interpretation and are all amenable to solution as a result of research.
The first is the problem of cause and association. The diagnostic process implies
that the syndrome of PEM is not only associated with a series of factors which
have been identified and m e a d but also caused by them. While it may be
possible to show an associative relationship this does not necessarily imply a causal
The second problem is concerned with ranking the set of ‘causative factors’ in
terms of their importance. To do this we must know somethhg about the
functional relationships between the elements of the food supply system and the
environmental factors which influence it. Furthermore, we must know how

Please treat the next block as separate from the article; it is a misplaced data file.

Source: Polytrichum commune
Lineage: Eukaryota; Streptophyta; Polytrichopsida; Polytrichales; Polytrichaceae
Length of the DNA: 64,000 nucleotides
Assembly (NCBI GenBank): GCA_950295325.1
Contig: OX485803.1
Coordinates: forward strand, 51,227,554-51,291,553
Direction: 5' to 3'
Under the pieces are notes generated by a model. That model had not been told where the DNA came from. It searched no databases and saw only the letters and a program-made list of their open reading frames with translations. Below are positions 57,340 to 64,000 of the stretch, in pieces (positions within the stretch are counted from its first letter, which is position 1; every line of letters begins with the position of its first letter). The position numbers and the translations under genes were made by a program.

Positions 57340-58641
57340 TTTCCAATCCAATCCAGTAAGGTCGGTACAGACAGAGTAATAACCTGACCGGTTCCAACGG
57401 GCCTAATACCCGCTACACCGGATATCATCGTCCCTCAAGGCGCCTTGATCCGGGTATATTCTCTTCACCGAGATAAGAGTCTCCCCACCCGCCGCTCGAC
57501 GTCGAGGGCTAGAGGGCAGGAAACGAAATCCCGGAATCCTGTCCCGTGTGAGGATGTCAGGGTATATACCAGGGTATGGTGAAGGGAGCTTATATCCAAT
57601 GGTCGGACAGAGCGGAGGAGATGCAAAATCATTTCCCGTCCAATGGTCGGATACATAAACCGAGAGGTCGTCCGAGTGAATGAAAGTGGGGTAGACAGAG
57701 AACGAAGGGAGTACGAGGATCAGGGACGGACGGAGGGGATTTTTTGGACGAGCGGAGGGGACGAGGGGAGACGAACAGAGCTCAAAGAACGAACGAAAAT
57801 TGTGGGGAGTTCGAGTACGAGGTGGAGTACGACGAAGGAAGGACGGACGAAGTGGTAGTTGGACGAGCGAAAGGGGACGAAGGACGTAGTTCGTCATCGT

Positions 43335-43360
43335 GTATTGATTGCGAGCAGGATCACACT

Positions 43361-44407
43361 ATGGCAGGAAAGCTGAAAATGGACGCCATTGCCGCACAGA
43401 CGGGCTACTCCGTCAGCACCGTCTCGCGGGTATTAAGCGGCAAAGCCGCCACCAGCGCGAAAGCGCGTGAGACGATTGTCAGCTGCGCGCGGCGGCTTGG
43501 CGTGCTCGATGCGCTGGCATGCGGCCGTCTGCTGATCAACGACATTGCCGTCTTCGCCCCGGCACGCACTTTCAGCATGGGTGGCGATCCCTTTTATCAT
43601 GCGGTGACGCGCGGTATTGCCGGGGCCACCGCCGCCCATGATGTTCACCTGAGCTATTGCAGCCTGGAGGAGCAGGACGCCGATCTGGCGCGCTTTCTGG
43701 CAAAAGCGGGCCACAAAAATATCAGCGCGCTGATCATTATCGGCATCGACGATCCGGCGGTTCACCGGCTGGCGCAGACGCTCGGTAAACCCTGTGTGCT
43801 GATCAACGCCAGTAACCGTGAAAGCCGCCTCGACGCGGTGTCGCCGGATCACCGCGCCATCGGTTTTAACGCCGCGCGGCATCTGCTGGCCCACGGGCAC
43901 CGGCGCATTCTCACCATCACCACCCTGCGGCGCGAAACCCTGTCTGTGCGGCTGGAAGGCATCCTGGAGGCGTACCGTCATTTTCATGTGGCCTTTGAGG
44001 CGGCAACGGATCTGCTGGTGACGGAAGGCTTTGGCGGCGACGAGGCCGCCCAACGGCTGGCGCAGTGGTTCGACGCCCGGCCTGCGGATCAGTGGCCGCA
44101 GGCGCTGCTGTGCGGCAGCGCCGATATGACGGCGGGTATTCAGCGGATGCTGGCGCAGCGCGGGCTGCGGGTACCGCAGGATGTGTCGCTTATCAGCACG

households themselves respond to changes in the factors which are likely to
influence their nutritional welfare.
There are two final points: The first is that where food supply and nutritional
welfare are in peril, or where they are unstable, some of us would recommend that
the diagnostic process becomes a continuous activity. This is called variously food
and nutrition surveillance or nutritional surveillance. It is intended to be no more
than a diagnostic tool for planning, management and the evaluation of the
results of intervention. However, it has a preventive use in that it provides a
predictive, as well as a documentary, output. The second is this. In contrast to the
usual clinical situation, the prevention of malnutrition is frequently not in the